Daily skincare routines, including the use of sunscreen, have been shown in studies to provide substantial protection against flare-ups. While sun exposure is necessary for vitamin D synthesis in your skin, it’s preferable to keep your face well-protected. In addition, according to several research, the sun is one of the most significant aggravating factors for rosacea. Just be cautious about the sunscreen you use since research indicates that many sunscreens are hazardous and may aggravate symptoms.

3. Use natural moisturizers and cosmetics

According to clinical evaluations of the skin’s barrier, moisturizing rosacea-prone skin may help repair the skin’s barrier and moisture levels. In addition, patients noticed that their symptoms, pain, and general skin sensitivity improved when they cleansed and moisturized their dry, rough, patchy skin daily.

If you have oily, red, or sensitive skin and are prone to acne outbreaks, it may be tempting to forgo applying moisturizer. Still, a non-chemical, naturally antibacterial skin moisturizer like coconut oil may give necessary acids to the skin without creating breakouts or additional irritations.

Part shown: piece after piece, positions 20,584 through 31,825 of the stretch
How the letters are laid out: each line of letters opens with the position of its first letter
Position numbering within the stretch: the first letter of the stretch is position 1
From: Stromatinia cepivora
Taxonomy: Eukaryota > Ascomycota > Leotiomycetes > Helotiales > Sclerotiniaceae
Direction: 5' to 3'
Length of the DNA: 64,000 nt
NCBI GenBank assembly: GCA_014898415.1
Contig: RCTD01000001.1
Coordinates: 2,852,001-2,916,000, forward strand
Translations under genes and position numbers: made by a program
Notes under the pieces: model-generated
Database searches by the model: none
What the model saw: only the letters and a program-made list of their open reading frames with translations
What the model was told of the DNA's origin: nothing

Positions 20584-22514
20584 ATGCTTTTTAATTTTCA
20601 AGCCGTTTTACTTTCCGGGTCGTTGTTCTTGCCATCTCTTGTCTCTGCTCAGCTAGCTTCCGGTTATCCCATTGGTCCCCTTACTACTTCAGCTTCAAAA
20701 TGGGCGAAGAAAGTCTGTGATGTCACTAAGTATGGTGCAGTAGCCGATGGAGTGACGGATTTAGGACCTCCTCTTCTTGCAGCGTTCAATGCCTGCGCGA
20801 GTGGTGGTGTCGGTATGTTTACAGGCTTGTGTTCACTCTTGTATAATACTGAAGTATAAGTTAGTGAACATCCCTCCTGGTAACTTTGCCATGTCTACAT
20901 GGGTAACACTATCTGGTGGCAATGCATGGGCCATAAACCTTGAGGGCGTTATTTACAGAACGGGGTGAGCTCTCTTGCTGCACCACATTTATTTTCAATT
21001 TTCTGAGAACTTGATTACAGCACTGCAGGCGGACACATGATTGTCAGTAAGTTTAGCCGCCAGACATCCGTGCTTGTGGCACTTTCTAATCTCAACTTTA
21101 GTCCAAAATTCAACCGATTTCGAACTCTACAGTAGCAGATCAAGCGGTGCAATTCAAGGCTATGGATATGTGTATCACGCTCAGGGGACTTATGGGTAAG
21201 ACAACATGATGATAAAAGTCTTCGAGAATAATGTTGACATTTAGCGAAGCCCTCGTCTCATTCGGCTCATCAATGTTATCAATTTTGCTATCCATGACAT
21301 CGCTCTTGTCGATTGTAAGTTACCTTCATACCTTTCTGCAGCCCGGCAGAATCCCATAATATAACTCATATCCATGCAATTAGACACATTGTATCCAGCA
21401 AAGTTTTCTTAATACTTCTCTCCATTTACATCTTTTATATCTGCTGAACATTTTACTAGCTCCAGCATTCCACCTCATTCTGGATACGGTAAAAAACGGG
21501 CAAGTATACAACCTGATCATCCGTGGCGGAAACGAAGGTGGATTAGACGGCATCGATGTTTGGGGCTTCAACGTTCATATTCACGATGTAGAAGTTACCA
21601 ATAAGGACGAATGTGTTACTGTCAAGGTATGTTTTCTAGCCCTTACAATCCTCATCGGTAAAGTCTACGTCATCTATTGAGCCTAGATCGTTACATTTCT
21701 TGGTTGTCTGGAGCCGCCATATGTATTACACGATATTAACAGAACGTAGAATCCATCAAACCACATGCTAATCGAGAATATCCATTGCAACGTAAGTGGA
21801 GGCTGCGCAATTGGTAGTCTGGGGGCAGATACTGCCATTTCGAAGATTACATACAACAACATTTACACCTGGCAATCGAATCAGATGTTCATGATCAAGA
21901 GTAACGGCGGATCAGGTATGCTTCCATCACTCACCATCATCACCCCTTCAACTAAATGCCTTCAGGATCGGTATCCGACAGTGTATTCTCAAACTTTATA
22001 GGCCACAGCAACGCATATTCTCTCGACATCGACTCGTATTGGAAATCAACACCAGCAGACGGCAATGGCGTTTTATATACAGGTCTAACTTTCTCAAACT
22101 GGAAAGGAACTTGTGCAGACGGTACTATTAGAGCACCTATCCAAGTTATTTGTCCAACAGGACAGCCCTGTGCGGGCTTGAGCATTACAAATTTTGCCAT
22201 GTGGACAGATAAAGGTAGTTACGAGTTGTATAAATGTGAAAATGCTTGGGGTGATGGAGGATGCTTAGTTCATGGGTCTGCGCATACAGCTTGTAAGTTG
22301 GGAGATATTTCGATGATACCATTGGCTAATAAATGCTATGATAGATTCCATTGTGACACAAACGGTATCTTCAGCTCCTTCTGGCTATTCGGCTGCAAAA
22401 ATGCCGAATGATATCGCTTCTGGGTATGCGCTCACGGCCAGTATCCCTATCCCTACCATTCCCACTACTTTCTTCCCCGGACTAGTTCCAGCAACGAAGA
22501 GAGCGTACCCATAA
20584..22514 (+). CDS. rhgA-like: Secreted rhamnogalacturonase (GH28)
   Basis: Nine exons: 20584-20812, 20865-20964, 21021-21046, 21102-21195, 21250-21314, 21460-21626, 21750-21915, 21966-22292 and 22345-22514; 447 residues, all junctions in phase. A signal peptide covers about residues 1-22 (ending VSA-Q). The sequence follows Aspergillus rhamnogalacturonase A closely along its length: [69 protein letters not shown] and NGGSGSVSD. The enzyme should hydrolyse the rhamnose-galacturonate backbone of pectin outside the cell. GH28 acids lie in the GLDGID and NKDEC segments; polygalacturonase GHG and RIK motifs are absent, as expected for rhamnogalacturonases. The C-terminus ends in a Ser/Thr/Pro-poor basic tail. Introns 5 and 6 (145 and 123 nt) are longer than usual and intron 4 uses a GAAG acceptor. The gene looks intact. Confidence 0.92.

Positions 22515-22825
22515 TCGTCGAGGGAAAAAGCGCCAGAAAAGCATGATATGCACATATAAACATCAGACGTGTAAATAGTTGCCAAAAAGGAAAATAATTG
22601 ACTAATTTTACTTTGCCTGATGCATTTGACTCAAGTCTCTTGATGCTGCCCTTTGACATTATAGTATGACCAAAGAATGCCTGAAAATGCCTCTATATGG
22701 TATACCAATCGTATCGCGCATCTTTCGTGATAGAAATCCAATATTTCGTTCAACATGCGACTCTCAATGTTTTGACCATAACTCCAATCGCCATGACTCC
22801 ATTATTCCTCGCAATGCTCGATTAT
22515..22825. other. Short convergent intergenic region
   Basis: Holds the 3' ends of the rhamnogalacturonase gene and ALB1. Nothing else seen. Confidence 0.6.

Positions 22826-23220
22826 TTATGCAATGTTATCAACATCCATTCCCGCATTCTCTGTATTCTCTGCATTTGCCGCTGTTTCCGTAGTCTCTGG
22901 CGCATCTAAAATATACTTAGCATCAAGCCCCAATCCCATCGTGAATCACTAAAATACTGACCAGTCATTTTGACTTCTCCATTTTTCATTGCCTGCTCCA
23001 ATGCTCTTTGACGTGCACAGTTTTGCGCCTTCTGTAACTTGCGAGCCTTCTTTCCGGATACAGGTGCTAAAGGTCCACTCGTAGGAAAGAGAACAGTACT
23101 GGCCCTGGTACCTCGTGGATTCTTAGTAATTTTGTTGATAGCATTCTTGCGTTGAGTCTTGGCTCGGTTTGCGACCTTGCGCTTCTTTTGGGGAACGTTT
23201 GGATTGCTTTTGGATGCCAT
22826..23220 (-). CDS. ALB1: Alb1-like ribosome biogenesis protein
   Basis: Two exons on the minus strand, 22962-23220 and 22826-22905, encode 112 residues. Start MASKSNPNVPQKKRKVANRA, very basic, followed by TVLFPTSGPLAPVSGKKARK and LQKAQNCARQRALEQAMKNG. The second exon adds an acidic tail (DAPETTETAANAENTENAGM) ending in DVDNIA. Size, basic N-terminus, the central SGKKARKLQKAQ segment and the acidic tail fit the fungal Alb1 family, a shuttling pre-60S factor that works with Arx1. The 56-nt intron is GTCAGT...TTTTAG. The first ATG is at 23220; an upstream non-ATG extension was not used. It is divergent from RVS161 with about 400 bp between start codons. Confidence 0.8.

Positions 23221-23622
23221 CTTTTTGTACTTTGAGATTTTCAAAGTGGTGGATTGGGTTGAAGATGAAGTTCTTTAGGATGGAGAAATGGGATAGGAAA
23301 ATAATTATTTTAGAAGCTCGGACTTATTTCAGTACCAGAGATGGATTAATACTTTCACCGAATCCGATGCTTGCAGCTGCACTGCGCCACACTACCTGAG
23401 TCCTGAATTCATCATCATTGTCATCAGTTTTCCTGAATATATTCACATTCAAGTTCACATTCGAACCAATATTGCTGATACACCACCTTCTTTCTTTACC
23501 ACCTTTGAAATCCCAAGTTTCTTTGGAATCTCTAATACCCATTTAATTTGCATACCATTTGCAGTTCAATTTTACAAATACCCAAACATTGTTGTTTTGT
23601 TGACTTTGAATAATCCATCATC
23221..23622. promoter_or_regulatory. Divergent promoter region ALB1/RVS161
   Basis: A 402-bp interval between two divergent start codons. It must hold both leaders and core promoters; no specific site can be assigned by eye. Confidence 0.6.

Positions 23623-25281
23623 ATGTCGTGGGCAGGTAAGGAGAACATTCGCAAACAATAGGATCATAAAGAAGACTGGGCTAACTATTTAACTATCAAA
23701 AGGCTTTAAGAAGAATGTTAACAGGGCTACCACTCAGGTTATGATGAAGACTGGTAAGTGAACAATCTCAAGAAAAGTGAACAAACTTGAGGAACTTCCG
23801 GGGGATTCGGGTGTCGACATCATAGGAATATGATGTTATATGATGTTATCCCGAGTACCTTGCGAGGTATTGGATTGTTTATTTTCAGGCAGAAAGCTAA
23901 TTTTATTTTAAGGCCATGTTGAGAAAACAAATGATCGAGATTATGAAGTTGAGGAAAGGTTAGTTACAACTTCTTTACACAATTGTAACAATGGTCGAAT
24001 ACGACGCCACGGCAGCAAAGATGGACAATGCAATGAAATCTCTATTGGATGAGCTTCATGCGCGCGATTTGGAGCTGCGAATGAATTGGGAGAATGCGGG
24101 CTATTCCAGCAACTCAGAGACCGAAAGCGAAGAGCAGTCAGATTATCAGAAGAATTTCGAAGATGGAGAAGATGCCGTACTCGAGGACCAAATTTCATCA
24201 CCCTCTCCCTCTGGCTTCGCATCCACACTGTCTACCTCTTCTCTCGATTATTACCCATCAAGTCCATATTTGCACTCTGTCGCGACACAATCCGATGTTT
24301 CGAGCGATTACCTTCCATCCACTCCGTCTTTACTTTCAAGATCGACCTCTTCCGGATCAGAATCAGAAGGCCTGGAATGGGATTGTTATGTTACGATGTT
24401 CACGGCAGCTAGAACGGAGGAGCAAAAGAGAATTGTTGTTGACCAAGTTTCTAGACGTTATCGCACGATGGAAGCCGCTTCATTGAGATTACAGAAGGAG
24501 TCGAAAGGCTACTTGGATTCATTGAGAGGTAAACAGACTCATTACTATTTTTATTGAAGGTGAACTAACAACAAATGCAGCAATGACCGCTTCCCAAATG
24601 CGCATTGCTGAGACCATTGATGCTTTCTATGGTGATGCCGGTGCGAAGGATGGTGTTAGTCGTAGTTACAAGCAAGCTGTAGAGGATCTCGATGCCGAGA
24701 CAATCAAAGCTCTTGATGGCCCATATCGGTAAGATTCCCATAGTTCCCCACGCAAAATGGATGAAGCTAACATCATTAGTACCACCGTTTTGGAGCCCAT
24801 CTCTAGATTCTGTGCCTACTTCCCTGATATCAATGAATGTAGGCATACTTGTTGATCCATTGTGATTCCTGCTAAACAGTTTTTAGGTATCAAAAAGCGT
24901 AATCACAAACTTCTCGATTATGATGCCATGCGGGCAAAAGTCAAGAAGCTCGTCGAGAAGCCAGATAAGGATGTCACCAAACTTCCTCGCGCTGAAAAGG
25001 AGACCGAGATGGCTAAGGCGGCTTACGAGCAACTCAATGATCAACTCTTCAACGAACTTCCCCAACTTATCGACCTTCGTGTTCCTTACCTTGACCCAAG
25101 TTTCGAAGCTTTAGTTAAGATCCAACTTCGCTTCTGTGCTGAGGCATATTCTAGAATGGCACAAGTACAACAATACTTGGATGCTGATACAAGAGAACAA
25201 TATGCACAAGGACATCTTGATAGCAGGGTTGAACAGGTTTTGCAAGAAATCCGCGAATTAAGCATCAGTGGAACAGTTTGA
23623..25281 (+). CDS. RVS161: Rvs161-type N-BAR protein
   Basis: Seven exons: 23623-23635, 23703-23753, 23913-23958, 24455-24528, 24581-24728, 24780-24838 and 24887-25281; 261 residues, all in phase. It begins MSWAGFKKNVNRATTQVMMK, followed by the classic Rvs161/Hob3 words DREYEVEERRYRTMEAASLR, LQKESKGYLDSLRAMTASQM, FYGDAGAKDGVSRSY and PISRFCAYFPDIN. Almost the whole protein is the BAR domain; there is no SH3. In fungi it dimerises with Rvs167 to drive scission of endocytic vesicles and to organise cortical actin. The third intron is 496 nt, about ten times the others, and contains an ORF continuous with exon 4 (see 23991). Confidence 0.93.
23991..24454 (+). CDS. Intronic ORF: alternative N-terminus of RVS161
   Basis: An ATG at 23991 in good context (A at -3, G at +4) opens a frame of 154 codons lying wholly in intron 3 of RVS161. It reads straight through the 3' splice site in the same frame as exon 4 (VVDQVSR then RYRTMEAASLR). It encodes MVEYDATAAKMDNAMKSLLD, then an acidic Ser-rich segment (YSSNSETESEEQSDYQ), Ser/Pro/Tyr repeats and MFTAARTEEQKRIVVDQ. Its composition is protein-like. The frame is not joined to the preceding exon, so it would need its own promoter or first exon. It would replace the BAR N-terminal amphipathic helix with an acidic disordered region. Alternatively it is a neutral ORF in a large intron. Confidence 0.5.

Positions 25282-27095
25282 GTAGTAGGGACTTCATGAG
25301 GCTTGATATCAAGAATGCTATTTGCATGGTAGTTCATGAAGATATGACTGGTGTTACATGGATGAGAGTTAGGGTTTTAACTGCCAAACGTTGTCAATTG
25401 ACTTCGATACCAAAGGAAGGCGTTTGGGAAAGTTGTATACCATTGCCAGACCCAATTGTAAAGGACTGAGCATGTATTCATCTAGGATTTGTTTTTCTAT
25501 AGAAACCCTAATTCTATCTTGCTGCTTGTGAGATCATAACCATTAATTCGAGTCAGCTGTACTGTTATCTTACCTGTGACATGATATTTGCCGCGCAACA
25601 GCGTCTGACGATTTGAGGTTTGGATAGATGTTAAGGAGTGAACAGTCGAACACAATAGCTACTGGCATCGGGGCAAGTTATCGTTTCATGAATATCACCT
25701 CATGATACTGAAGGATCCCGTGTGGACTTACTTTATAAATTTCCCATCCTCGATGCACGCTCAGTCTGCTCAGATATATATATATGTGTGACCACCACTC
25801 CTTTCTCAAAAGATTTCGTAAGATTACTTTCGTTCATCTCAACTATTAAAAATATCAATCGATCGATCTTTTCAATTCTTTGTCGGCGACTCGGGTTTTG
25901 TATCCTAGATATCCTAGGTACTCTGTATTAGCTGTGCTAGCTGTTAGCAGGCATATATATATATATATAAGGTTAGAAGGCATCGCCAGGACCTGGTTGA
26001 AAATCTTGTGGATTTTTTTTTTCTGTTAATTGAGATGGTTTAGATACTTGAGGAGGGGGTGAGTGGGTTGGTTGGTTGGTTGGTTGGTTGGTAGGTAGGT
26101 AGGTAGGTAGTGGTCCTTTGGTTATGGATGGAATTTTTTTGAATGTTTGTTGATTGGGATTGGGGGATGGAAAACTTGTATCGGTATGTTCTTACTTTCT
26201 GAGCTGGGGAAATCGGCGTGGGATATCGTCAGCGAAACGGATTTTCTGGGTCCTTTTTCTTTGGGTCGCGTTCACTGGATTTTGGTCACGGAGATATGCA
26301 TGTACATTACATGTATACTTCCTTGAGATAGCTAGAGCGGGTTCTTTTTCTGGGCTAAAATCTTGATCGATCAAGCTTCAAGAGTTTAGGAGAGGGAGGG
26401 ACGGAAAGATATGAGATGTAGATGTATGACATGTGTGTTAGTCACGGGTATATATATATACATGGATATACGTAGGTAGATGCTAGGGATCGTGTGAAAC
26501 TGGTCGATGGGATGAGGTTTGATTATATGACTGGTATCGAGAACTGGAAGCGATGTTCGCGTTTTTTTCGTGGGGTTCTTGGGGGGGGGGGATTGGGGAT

Wild plants high in natural oils (such as coconuts, aloe, and many of the plants used to produce essential oils) are widely used to treat skin disorders all over the globe and have been for generations. Natural rosacea treatment solutions are less irritating and cheaper, safer, and easier to acquire in comparison to medications.

If you’re self-conscious about your rosacea and wish to conceal it with cosmetics, be aware that many commercial makeup products may exacerbate rosacea symptoms. The quantity of harsh chemicals you expose your delicate skin to by purchasing gentle and organic cosmetics is reduced. You may also seek advice from your dermatologist when it comes to selecting mild cosmetics.

4. Control Your Stress Levels

Apart from the physical symptoms that rosacea may bring, many individuals also have mental and emotional difficulties resulting from skin disease. For example, a large proportion of rosacea patients say their look makes them feel insecure. Continuous face blotchiness, pimples, and redness may be emotionally draining (much like acne), but worrying about it will worsen.